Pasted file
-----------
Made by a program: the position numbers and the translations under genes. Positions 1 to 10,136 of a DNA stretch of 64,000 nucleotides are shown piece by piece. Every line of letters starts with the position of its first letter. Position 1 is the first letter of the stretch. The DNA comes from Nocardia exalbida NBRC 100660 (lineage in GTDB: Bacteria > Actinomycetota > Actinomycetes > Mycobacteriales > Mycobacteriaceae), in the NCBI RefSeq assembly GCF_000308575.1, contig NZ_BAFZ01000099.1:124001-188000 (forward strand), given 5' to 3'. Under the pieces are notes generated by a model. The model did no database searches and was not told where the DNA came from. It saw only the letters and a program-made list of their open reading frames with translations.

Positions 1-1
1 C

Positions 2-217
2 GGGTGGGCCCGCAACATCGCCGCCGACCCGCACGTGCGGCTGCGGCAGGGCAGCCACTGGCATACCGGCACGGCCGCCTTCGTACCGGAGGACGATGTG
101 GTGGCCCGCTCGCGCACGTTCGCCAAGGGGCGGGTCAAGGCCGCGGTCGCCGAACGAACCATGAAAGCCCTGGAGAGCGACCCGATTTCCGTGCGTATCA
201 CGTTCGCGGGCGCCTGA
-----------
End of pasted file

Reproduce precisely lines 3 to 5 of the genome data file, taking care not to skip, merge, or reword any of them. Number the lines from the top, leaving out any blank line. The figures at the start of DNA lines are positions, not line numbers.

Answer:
1 C

Positions 2-217
2 GGGTGGGCCCGCAACATCGCCGCCGACCCGCACGTGCGGCTGCGGCAGGGCAGCCACTGGCATACCGGCACGGCCGCCTTCGTACCGGAGGACGATGTG